For the first time this level of European performance is available to the North American market. Constructing buildings in compliance with the international Passive House Standard offers the best approach to creating the required carbon-neutral building stock over the new few decades.

A Passive house requires highly energy-efficient components to maintain its high standards. As an independent testing centre, the Passive House Institute (PHI) in Darmstadt, Germany, carries out tests using standardized criteria to give architects and planners a clear idea of energy efficiency in construction components. LAMILUX glass roof and façade elements are the first available in North America to receive PHI certification grad A - Advance Component status.

LAMILUX has spent 50 years as a family business providing the best available products to the German market. Since the German government committed to transition towards renewable energy greater focus has been placed on energy efficiency, the energy-efficiency qualities of structural components have become an all-important factor in contemporary construction and Passive House design.

What is Passive House?

While the term Passive House generally describes three things: a building standard; a methodology for reaching that standard; and a building that meets the standard - the meaning of Passive House, is derived from human comfort.

Human comfort is the heart of Passive House. It’s so simple it’s practically a revelation. By focusing building science intensively on providing comfort, perhaps surprisingly, the side effects are unparallelled energy efficiency, durability and resiliency. Passive House reveals that comfort is not a luxury, but is inextricably tied to providing fundamental building performance.

So, Passive House delivers comfort not in spite of energy efficiency, but in support of energy efficiency. Like our computers or phones, that provide much more computing power while using a faction of the energy they did a few years ago, our buildings can decouple energy and performance. Through Passive House implementation we can raise the standard of living around the world while drastically reducing carbon emissions - delivering the post-carbon, all-renewable world that the climate crisis demands.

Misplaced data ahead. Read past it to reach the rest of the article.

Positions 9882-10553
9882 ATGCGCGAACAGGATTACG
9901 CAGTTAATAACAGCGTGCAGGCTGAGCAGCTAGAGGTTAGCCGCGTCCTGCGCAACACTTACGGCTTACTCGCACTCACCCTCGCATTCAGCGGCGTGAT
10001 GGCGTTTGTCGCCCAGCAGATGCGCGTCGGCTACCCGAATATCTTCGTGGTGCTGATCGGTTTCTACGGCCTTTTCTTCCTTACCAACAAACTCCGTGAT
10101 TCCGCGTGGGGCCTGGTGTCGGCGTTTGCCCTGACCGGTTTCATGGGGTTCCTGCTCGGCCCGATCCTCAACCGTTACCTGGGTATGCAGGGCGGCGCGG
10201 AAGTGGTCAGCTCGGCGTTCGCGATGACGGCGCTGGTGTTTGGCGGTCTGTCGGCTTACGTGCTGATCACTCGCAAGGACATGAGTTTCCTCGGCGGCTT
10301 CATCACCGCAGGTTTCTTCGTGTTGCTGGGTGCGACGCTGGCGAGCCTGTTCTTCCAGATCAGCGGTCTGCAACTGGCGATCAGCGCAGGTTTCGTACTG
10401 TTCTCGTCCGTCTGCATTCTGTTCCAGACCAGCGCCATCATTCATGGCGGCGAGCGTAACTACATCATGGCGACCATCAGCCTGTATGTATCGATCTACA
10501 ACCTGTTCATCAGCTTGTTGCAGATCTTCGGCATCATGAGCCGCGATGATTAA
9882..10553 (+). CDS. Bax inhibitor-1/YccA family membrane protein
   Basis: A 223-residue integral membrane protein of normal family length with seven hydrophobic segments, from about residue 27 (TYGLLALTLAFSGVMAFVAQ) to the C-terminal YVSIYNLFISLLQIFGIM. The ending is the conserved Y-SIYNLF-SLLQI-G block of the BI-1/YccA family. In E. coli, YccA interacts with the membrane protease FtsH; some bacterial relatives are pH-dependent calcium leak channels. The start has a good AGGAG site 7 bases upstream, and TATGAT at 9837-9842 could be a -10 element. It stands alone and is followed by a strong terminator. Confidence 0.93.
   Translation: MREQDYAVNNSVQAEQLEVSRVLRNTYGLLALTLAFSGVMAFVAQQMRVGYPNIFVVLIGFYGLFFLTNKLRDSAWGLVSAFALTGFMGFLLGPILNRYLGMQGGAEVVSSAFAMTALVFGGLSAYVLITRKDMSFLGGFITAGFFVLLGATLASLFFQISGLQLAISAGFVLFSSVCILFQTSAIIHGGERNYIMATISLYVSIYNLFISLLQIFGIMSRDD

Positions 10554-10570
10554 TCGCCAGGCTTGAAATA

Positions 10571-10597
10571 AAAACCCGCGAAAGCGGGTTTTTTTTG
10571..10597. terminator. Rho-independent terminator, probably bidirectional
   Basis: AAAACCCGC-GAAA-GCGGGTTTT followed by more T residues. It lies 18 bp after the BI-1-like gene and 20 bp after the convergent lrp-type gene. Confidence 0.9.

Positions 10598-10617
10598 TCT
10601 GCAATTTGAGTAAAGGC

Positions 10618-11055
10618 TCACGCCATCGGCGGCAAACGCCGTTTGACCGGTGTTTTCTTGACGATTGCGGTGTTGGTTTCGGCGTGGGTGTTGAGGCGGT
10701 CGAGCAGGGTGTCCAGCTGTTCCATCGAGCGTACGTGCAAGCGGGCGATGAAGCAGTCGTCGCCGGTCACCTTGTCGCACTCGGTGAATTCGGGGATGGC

The Qualities to expect from Passive House Buildings:

  • Comfortable: A quiet interior environment with steady temperatures and no drafts.
  • Very Energy Efficient: Providing dramatic energy reduction, up to 90% for heating and cooling demand from average existing building stock – in an effort to offer a proportional response to the climate crises. (Note: despite widespread misleading descriptions to the contrary, most cold climate Passive House are still required to have a heating system, it is just a very small heating system, and therefore likely not a traditional heating system. Nor is a Passive House necessarily a zero-energy building – it uses power, if much less typical – but it can more economically and readily become “zero-energy” with a relatively modest addition of renewables.)
  • Healthy: Fresh, high-quality indoor air, free of mold and dangerous levels of typical indoor air contaminants.
  • Affordable: Added construction costs for high performance are substantially offset by a reduction in systems sizing. Because the reduced energy use translates into lower bills and protection from future energy shocks, occupancy is affordable.
  • Predictable: An integrated methodology and energy model provides predictability – an essential element in optimizing system sizing and costing.
  • Resilient: Passive House buildings help provide resiliency in three ways:
  1. By indefinitely maintaining habitable interior temperatures in freezing weather without power – allowing people to shelter-in-place.
  2. By reducing power demand, which allows power distribution systems to be better managed.
  3. By reducing power demand to make Net Zero Energy building readily achievable with rooftop photovoltaic solar panels and/or other renewables.